Bee suddenly noticed that the street corner kiosk that she had grown up with in Eastern Europe did not exist in Oxford and she wondered where could you buy all the things she was used to. I had to explain about late night supermarkets, newsagents, and "indian" shops which are open till all hours and provide more than kiosks do. She was not convinced.
Another incident on a bus. Used to buying fixed fare tickets (from a kiosk) she plonked her pound coin down in the driver's dish and expected a ticket. After some moments of silence, the driver asked her where she wanted to go. She didn't know why it was any of his business. Afterwards I explained that there were different fares for different distances and it was necessary to actually talk to the driver. This seemed to be deeply shocking at first. Now we are both retrained to say thank you to the bus driver when we get off, as if he is a friend for driving us. Oxford is really friendly like that!!!
Bee and I suffered another attack of supermarket angst. Part of moving to England includes moving round various bed and breakfast establishments in Oxford while we found a suitable home and (unplanned but totally predictable) while the previous occupant moves out. We stayed in one place just by where we are going to live, so we investigated the fish and chip shop and the minimarket. Sloph sneered while Bee and I came back immensely cheered that the minimarket was actually the size of a "Minima" (Lithuanian code for the smallest size of big well stocked local supermarket) and sold good bread, sandwiches, and all the things you need for life in a B&B.
However when we went to the large Tesco to stock up for the apartment on the river I rented for the kids while I am in Kosovo, Bee and I freaked out. There were too many choices. Organic this and that, and it was really hard to find things like ordinary tea bags and simple (Greek-style) yoghurt just because the place was too damn big and there was too much damn choice. There were too many decisions to make, and too many labels in English to read, so you really had to read them. Not so much bother when the only bit you could read in a foreign language was stuck over by a label in Lithuanian or Greek.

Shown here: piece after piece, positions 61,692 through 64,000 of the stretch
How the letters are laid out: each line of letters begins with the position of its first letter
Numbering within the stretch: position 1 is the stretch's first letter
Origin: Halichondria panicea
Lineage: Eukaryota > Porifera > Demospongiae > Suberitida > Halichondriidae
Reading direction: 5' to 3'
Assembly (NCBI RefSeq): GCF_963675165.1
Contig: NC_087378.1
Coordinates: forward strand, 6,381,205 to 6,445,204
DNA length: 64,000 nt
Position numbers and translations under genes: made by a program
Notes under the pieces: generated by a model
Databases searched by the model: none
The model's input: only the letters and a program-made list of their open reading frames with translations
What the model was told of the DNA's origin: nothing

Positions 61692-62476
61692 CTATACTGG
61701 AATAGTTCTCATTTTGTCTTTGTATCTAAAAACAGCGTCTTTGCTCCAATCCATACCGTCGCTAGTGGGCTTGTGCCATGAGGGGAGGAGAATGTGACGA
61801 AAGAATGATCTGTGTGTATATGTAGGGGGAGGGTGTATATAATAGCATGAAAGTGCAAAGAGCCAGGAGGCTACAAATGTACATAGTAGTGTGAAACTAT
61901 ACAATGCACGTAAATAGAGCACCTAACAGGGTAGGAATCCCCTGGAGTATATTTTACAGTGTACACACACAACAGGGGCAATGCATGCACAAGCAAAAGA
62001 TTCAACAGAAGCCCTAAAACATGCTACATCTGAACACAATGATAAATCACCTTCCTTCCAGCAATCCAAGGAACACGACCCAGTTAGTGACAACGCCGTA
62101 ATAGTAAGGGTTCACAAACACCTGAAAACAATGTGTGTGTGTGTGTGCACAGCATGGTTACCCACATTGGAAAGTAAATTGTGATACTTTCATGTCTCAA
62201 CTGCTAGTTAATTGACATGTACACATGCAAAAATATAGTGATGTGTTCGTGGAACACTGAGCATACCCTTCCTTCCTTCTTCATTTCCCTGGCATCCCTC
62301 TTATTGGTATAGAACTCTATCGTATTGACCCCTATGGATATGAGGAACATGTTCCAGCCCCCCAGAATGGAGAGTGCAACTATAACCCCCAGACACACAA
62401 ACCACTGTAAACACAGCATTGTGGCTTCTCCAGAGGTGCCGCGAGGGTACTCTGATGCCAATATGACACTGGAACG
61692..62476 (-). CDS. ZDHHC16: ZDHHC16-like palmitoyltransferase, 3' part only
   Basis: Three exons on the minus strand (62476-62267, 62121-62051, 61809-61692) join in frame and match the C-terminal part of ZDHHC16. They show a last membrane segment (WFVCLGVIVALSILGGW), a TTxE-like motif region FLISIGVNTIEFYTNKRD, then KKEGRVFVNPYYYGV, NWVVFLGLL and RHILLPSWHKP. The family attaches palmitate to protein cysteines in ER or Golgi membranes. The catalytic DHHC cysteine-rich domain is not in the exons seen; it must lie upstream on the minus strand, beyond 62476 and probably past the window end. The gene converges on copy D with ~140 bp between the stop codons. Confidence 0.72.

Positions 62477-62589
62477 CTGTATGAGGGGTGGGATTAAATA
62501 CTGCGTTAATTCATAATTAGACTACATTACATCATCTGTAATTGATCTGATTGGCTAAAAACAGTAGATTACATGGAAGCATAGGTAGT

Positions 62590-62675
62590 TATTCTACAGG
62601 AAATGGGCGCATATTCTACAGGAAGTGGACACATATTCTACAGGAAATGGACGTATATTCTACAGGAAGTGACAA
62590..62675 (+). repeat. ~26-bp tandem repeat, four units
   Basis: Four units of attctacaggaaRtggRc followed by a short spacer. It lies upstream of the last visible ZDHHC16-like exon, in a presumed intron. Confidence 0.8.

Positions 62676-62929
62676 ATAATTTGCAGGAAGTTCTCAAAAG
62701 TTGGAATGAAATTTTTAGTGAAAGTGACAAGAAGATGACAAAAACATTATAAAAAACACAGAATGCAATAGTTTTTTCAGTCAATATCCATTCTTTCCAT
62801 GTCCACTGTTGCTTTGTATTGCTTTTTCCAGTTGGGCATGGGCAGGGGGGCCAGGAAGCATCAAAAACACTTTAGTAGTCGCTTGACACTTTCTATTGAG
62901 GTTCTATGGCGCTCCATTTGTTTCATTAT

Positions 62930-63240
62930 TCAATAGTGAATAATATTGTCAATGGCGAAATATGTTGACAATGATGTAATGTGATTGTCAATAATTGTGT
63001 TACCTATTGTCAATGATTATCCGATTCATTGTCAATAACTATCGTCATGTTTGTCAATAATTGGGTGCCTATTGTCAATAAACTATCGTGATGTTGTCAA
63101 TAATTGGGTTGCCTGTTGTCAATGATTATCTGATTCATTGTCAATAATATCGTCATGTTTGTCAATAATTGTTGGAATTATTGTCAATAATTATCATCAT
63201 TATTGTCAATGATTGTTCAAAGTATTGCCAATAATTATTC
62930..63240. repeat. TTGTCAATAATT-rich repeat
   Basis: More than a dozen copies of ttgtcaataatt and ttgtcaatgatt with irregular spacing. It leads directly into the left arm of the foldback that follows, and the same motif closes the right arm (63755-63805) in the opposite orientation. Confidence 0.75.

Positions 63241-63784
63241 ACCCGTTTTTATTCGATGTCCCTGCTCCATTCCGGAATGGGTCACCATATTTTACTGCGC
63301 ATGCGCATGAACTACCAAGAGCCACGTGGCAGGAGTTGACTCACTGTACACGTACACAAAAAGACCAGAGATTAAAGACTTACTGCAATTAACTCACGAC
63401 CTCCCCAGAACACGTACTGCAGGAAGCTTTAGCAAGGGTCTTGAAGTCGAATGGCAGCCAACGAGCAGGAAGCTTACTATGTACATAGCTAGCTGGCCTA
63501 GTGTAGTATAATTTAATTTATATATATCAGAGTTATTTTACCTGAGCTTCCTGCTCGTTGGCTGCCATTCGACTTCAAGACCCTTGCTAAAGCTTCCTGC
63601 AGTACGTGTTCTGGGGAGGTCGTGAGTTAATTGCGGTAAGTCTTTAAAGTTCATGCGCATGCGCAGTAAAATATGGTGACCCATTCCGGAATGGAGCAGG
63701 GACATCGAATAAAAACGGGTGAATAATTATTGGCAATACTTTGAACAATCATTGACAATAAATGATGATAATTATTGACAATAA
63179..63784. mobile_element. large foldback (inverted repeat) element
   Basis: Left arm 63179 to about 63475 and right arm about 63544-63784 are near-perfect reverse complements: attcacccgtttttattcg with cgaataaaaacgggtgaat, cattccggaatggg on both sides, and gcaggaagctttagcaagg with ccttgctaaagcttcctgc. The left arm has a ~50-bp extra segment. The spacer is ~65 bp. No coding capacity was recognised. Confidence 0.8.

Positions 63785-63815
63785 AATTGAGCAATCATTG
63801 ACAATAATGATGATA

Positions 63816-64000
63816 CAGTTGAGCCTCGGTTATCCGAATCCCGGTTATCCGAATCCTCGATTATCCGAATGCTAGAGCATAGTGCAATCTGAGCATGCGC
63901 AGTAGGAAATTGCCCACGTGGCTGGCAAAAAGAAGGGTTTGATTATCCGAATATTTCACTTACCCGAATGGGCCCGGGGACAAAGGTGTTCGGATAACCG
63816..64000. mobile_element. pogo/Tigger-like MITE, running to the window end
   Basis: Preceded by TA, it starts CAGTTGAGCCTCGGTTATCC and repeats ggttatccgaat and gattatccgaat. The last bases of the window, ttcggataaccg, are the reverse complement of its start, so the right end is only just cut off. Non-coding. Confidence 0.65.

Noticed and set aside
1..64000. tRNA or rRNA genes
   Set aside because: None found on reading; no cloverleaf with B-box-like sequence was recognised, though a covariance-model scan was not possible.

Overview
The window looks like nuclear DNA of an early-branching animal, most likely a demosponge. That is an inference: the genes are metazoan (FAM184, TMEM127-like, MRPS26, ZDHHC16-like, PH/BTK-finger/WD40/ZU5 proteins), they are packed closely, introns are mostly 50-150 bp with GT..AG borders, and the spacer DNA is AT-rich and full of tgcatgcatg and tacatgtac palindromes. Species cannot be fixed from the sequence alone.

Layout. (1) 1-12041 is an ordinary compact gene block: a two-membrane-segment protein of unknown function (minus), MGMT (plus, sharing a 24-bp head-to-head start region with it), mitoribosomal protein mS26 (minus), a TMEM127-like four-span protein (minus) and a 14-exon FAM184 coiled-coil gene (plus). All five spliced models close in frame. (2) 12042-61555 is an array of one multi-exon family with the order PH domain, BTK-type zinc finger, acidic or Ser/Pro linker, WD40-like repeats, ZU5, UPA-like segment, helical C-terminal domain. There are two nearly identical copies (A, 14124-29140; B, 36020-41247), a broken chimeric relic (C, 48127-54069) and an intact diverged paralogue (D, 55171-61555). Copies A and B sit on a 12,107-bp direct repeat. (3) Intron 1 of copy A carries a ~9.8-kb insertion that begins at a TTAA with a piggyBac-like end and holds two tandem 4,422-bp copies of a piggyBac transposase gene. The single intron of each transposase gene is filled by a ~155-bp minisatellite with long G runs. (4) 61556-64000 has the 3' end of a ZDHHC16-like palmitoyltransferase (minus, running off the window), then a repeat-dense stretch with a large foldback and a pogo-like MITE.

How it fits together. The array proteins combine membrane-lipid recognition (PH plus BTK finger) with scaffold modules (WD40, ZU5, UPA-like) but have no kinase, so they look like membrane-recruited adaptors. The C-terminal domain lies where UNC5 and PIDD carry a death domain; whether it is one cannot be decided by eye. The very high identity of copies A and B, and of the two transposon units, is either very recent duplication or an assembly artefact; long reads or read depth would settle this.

Contrast that with the search I had this evening in Pristina for some ordinary teabags. After searching three or four minimarkets I thought I had managed it and bought something called crni chai, (black tea). It was next to a packet of green tea. I should have been warned as the shopkeeper said it was really good Slovenian tea with the 1001 mark. When I got home I realised it was blackcurrent tea. Now I shall have to try again tomorrow. Perhaps nobody drinks "Indian" tea. I shall have to resort to the tin of Yorkshire tea left by last week's visitors. Shopping in Kosovo is even simpler than in Kiev 12 years ago, as there are few luxury goods and no dollar shops where you could get a selection of goodies for hard currency.
In the early days in Lithuania, supermarkets had girls specially trained to accost shoppers and explain what products were for, as nobody could read the labels. In Greece girls accost you to tell you the latest cheap deal or hand you vouchers for buying two milk cartons. In Tescos I was feeling the need for someone to explain why I needed to choose between 200 cheeses and which one I really needed. It seems we all make the wrong choices as the population gets fatter and fatter.